Some say, with some justification, that it is a disgrace to Donald’s memory for the Greens to support this bill.

Our confidence and supply agreement includes a commitment to act in good faith to allow Labour and New Zealand First to implement their coalition agreement. Mostly, that doesn’t involve the kind of proactive support in the House, but this bill does.

No it doesn’t. The Greens always promised to act with integrity in Parliament, they promised to oppose legislation that was against their principles.

So it is this commitment to good faith and our commitment to see the new Government succeed that has decided our position on this bill. We know that most out there—we know that nature can’t afford another three years of a neo-liberal National Party Government.

That sounds like she (and the Greens) see support of this bill as necessary to keep the Government together. Has Peters threatened to pull out of his Government commitments unless the Greens roll over on this for him? That’s how it looks.

I now wish to address the process we’ve taken to come to our decision. Far from some sort of smoke-filled back-door deal, the Green Party has gone through a robust internal process.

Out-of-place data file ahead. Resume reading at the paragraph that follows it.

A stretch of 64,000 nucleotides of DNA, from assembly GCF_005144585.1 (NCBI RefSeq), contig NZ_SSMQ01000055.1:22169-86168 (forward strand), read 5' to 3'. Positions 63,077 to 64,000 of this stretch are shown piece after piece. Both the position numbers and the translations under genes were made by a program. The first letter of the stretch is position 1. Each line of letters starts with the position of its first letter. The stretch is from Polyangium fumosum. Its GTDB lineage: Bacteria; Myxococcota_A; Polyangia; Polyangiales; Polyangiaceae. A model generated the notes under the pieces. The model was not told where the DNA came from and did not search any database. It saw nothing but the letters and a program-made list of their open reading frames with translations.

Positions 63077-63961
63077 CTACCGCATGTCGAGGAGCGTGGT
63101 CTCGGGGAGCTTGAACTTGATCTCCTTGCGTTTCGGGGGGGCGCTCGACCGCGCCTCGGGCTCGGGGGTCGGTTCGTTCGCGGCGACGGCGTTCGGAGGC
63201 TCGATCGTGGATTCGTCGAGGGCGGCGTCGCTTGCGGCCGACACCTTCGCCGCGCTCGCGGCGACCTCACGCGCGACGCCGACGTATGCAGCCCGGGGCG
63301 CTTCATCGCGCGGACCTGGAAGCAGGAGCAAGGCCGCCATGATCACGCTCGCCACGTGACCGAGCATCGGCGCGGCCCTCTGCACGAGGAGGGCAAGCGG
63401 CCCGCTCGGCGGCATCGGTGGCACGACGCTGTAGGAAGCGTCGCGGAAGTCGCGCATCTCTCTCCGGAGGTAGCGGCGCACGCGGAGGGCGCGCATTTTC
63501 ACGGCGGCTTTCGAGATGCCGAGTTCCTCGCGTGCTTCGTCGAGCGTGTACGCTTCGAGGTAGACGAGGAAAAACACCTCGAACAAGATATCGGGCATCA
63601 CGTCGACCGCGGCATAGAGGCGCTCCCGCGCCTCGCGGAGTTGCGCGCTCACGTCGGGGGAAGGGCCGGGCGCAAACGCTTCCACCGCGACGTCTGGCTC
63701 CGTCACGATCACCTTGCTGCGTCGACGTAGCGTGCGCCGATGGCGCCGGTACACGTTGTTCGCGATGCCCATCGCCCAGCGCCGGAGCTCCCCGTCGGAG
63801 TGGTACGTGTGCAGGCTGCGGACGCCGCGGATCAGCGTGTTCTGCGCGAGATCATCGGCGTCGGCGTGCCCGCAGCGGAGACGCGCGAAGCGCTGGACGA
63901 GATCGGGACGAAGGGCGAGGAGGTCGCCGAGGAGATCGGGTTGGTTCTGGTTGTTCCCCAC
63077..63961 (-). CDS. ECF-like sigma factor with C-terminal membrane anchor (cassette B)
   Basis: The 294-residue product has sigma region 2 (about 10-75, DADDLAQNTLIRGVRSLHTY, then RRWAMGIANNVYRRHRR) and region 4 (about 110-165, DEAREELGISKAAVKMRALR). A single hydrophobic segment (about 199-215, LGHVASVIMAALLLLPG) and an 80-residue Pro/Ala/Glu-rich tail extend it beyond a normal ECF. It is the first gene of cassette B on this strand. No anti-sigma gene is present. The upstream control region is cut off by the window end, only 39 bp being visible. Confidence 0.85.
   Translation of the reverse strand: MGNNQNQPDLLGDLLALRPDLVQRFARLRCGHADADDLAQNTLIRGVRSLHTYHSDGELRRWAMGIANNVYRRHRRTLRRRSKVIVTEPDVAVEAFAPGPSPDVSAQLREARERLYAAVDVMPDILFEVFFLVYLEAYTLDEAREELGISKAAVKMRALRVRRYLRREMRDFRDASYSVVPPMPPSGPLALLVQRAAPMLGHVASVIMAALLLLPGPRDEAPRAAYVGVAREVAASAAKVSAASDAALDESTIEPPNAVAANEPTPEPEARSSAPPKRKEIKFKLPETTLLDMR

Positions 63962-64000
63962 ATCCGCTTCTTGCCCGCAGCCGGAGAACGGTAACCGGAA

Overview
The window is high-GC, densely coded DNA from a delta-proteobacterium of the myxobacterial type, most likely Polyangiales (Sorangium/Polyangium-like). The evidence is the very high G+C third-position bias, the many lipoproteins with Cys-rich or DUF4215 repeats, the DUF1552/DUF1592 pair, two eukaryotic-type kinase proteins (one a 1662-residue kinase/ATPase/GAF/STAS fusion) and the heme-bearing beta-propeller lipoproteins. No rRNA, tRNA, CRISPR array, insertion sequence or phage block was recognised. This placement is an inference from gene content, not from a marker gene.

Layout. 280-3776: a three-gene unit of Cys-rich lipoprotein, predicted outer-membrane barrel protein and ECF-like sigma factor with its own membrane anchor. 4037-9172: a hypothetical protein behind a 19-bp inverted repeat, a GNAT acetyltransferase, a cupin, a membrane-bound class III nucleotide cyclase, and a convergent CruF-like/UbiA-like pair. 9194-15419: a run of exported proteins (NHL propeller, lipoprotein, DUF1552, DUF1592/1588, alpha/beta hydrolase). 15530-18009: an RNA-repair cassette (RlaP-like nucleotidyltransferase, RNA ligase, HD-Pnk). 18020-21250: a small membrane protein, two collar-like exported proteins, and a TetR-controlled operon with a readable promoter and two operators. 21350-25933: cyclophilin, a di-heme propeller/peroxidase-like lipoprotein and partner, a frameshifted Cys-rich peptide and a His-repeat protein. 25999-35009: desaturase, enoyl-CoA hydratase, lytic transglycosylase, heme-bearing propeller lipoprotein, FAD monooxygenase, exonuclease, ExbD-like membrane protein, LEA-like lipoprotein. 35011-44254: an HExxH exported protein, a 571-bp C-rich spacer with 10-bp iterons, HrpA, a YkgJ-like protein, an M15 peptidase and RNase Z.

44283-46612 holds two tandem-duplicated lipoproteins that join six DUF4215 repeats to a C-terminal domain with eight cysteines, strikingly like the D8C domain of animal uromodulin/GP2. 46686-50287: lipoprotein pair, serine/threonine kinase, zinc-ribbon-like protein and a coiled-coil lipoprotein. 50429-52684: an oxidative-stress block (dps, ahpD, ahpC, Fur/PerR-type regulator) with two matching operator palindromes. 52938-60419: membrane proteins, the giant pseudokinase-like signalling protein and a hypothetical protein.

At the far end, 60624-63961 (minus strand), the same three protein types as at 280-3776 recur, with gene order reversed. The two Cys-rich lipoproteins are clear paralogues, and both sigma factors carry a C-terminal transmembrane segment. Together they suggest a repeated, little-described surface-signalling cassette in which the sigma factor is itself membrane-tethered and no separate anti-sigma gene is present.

We announced initially that we would support the bill to select committee. That gave us the opportunity to reach out to our grassroots, and it also gave our members the opportunity to be heard and to have their views put on the record. We have discussed and debated the competing principles behind this bill, led by our party’s national executive and its policy committee, which represent elected members from the grassroots.

She doesn’t actually say that Green members approve of their support of the bill. They used to say important decisions were made by party membership, not MPs. They often gave that as a reason for not negotiating a governing arrangement with National.